The world of Dragon Quest has expanded and spread into many facets of media over the years. Be it through games, manga or animation, there’s plenty of content to keep fans occupied and interested. This expansion of the series continues today with the re-imagined Dragon Quest The Adventure of Dai – a new adaptation of the 1989 manga by the same name.
Said manga followed the story of the titular Dai, orphaned at a young age, with dreams of becoming a hero. As he grew older, circumstance conspired to land him that very “chosen one” role.
While Dragon Quest The Adventure of Dai did have an anime series in the past, it’s this second adaptation that promises to bring the full scope of the story to light. As such, Square Enix is keen on creating a media universe of its own and thus games like Dragon Quest The Adventure of Dai: A Hero’s Bonds were born. Recently, I had a go at the closed beta build of the game.
Created by developer DeNA, A Hero’s Bonds isn’t quite the typical Dragon Quest outing. Those familiar to the series might have expected a turn-based experience but this is not the case. Instead, the free-to-play game dips its toes into the “auto-runner” genre while incorporating RPG attack elements. It’s as straight-forward as can be with your created character running down a set path defeating various enemies from the Dragon Quest stable. The game’s AI will handle the basic attacks for you but as the player, you’ll control the special abilities when they’ve powered up enough. You also have the ability to control movement on the field as well as shield yourself from enemy strikes. It’s intuitive if only because each battle is quick and to the point – its very much pick-up-and-play as much as you would expect from a mobile title. Admittedly the game is far from what I expected from a Dragon Quest game but that’s okay – I think it works here because of how different Dai is in presentation. It stands alone from the mainline series.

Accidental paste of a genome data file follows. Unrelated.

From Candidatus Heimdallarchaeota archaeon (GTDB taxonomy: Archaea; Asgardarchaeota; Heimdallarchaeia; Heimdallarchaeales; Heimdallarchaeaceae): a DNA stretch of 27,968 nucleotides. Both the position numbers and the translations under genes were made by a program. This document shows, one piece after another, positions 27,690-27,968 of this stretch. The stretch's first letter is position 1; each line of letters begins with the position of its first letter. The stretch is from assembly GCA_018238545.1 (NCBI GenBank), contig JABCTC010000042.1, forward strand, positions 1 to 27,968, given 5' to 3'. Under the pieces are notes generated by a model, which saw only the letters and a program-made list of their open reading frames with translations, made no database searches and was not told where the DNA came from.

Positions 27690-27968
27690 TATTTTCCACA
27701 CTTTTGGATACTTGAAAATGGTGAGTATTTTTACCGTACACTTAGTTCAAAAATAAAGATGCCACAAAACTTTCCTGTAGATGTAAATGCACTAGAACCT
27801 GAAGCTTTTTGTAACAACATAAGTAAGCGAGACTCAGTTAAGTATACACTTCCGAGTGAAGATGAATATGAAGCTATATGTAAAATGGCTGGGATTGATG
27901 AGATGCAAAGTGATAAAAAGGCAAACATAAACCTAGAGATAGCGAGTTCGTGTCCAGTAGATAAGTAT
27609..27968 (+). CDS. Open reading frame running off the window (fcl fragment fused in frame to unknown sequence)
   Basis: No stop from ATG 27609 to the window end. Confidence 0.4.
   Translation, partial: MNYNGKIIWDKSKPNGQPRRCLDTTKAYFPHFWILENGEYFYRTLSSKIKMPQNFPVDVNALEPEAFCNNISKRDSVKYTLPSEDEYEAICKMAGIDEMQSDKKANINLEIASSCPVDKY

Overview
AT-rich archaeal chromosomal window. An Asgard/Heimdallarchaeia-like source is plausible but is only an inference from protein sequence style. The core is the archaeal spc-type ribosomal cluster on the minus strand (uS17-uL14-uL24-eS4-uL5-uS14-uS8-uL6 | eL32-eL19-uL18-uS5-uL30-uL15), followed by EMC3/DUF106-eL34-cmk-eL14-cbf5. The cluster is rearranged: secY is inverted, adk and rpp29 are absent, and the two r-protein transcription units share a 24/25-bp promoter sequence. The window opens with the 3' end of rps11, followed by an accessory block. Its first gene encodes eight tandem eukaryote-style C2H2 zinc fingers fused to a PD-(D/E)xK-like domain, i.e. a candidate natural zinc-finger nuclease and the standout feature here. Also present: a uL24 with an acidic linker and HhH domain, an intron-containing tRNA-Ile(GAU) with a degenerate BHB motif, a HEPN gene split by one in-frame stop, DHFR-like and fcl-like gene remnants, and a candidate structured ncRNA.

All of these actions culminate in the game’s story modes. After a brief tutorial and setting up your own character, you’re set to go through the game’s original story (Bonding Journey) that focuses on you, the main character and Luminary Leader. For those who would rather experience the story of the original series, the second mode, Dragon Tracks, takes you through those events. It’s here you’ll get to party up with Dai and his friends as you gather more allies through various quests.
It’s the custom character creation that had me most impressed. Instead of the stock Akira Toriyama-style designs, Hero’s Bonds offers up some unique hairstyles, eye shapes and overall looks for the characters uncommon to the mainline series.
The create-a-character aspect is then furthered by the game’s gashapon systems. As with most mobile games, you’ll be stocking up on currency that lets you “summon” or gamble for new equipment. Weapons and other gear can be found within offering different rarity levels. These can be equipped to change the outward appearance and stats for your character. If you’re unsure of which items are best, the game has an option that does it for you automatically..
On the aesthetic front, Hero’s Bonds is a visual treat. A clean cel shaded style compliments models that aren’t too complex but do well to emulate the anime style. The user interface is simple and easy to navigate and the in-battle command menu is clearly marked as well. All in all it’s impressive for something meant to run on your phone.
Hero’s Bonds might not be the most conventional Dragon Quest game but its connection to the original Dai story and quick pick up and play offer a convenient experience for both newcomers and those already familiar with the manga or anime. It’s certainly got me interested in the latter.
Dragon Quest The Adventure of Dai: Hero’s Bonds is currently in pre-registration. The full game is scheduled to launch later this year for mobile platforms.
Disclaimer: Closed beta opportunity provided by the publisher, Square Enix. Demoed on a Sony Xperia 5 smartphone.